The court then explained to defendant: " One other condition, which is separate and part [sic] from your plea of guilty, and that is that you waive or give up your right to appeal. What that means... is what you're doing today is final. This felony plea and conviction will always be on your record, you will have to serve the three-and-one-half years in state prison with two years of post-release supervision we've talked about, and there is nothing that you or your attorney will ever be able to do in the future to open this case up or to try and start it over again " (emphasis added). The court then asked defendant, "Do you understand that, sir?" and defendant responded, "Yes, I do."

         The court thereafter inquired whether defendant "had any questions about waiving or giving up his right to appeal" and confirmed that defendant was agreeing to waive or give up his right to appeal "on condition that I give you the sentence we've outlined." Further, the court asked defendant to affirm that he had signed the written waiver of the right to appeal "here in court today after reviewing it with [his] attorney." The written waiver of the right to appeal covers issues concerning both the sentence and conviction. In our view, the court's waiver colloquy is adequate to establish that defendant validly waived his right to appeal and that the waiver encompasses defendant's challenge to the severity of the sentence (see People v Davis, 153 A.D.3d 1617, 1617-1618 [4th Dept 2017]; People v Morales, 148 A.D.3d 1638, 1639 [4th Dept 2017], lv denied 29 N.Y.3d 1083 [2017]).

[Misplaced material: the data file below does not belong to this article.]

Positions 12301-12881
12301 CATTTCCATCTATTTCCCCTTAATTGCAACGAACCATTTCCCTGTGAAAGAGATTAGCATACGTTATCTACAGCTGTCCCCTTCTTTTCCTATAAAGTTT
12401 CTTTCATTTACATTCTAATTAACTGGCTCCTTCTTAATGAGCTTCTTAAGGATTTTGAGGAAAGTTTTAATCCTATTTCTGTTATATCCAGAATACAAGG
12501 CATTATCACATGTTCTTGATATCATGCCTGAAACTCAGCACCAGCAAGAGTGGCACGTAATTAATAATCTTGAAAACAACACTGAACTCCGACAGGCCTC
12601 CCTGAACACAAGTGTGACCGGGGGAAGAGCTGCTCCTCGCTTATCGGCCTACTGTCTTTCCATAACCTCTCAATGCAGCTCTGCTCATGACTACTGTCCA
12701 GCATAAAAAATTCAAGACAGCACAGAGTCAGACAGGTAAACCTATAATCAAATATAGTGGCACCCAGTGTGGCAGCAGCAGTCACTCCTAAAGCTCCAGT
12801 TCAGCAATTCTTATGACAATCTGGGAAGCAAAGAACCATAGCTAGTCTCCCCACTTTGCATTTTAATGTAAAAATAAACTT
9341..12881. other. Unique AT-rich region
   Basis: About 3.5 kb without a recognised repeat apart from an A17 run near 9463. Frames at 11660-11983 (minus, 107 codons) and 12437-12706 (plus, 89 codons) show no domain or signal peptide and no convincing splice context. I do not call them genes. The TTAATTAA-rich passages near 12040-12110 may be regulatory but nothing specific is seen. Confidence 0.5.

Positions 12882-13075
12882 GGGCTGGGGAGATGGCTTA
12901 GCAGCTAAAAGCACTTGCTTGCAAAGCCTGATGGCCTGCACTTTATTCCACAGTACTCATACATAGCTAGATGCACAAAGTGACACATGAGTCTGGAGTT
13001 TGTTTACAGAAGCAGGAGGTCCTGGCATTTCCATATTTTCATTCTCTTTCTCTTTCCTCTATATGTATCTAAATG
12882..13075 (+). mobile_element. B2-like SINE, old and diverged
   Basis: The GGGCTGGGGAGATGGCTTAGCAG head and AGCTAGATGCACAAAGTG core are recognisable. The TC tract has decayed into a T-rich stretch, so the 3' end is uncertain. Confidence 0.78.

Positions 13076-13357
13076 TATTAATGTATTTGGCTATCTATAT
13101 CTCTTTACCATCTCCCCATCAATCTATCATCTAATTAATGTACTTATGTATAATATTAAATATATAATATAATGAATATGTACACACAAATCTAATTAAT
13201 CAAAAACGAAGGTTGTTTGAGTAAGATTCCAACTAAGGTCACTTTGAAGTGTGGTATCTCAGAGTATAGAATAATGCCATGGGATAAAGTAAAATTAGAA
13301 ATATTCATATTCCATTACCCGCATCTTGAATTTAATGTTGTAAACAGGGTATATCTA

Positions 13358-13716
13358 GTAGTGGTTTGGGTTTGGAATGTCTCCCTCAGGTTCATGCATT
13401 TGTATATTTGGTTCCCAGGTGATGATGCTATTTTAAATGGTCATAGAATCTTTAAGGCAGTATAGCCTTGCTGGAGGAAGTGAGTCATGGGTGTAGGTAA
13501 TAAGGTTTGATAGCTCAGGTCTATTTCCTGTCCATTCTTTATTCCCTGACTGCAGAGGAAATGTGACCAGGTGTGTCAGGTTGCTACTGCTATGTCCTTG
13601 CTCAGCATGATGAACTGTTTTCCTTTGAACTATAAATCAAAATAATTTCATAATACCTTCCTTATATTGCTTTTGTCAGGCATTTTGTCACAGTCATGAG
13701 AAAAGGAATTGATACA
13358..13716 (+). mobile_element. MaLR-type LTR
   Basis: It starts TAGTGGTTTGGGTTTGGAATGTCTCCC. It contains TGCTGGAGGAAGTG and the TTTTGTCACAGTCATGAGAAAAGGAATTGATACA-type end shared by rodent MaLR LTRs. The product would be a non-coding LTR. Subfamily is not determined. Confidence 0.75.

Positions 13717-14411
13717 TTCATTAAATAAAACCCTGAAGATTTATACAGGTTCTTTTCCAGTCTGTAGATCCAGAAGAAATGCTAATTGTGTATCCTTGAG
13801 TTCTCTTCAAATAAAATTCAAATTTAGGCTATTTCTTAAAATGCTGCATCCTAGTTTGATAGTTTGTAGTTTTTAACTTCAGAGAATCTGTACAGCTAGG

We respectfully disagree with our colleagues that the court conflated the rights that defendant automatically forfeited upon a plea of guilty with the waiver of the right to appeal. As mentioned above, the court confirmed with defendant that he understood the rights being forfeited by the guilty plea, then made an additional inquiry to confirm defendant's understanding that the guilty plea was the equivalent of a guilty verdict following trial, and only thereafter explained that "one other condition, which is separate and part [sic] from your plea of guilty" was the waiver of the right to appeal. In our view, the court's separate treatment and prefatory explanation of the waiver of the right to appeal appropriately signaled to defendant that such a waiver was a specific condition of the plea and not a consequence thereof, and "the record reflects that defendant understood that the waiver of the right to appeal was separate and distinct from those rights automatically forfeited upon a plea of guilty" (People v McCarthy, 83 A.D.3d 1533, 1534 [4th Dept 2011], lv denied 17 N.Y.3d 819');">17 N.Y.3d 819 [2011] [internal quotation marks omitted]). Indeed, this Court has upheld colloquies using nearly identical language (see People v Dames, 122 A.D.3d 1336, 1336 [4th Dept 2014], lv denied 25 N.Y.3d 1162 [2015]; People v Barber, 117 A.D.3d 1430, 1430 [4th Dept 2014], lv denied 24 N.Y.3d 1081');">24 N.Y.3d 1081 [2014]; People v Ware, 115 A.D.3d 1235, 1235 [4th Dept 2014]).

         For the above reasons, we conclude that the waiver of the right to appeal was valid and that it encompasses defendant's ...